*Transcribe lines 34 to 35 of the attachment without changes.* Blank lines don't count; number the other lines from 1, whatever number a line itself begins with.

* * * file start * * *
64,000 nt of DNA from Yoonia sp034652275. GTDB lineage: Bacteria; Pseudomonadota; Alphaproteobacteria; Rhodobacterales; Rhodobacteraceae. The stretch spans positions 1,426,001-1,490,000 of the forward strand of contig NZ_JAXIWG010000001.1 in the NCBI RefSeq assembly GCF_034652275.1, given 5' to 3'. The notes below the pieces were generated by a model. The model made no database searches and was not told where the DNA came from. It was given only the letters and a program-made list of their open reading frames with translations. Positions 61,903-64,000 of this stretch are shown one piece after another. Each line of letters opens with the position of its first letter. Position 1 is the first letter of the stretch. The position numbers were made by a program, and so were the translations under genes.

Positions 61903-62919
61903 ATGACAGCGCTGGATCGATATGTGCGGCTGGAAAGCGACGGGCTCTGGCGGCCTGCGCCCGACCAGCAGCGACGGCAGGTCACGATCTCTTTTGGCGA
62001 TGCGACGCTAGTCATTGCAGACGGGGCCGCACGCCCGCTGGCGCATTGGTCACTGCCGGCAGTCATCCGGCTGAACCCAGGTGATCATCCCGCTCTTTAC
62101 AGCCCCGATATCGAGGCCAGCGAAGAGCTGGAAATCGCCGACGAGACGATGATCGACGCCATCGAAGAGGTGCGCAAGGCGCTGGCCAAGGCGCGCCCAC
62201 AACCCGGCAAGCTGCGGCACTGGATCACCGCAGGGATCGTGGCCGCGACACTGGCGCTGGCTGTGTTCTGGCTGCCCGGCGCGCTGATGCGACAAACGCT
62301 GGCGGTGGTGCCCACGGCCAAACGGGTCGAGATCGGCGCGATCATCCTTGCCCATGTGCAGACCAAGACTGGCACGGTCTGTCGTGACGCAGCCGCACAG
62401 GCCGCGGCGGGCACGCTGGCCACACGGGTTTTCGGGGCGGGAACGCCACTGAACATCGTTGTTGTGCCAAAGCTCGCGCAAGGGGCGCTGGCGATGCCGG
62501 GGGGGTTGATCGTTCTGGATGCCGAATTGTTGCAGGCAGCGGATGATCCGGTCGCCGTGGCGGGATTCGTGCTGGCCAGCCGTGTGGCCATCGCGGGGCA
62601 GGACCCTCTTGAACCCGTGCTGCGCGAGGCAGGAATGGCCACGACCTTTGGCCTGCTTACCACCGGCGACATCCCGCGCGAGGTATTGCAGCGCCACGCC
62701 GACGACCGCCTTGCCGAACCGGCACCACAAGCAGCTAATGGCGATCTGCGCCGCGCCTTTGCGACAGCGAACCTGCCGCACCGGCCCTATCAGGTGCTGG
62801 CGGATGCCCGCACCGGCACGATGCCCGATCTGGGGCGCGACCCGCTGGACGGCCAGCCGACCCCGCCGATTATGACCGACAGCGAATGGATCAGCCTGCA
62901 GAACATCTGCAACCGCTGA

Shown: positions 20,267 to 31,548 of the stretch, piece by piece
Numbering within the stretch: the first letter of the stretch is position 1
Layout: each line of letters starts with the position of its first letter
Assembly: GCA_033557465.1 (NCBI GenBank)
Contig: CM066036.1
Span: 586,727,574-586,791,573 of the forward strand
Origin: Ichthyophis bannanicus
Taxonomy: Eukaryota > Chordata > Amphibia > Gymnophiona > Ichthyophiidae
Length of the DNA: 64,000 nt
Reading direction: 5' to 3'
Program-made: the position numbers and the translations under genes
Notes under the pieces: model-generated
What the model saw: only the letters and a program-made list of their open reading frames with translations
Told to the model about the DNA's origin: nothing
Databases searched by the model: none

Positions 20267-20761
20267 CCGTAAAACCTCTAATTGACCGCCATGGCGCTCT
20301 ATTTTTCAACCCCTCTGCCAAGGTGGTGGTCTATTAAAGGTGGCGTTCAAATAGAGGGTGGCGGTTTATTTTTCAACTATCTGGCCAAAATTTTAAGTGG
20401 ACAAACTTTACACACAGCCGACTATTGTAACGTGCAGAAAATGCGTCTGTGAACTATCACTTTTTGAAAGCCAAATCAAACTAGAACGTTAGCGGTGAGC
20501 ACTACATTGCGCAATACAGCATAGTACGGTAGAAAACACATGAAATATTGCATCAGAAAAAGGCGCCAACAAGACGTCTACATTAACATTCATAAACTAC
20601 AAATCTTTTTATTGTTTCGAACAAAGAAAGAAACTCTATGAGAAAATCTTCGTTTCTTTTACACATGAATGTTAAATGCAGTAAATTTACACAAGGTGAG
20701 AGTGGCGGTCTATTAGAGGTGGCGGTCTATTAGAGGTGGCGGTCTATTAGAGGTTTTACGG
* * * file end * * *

20601 AAATCTTTTTATTGTTTCGAACAAAGAAAGAAACTCTATGAGAAAATCTTCGTTTCTTTTACACATGAATGTTAAATGCAGTAAATTTACACAAGGTGAG
20701 AGTGGCGGTCTATTAGAGGTGGCGGTCTATTAGAGGTGGCGGTCTATTAGAGGTTTTACGG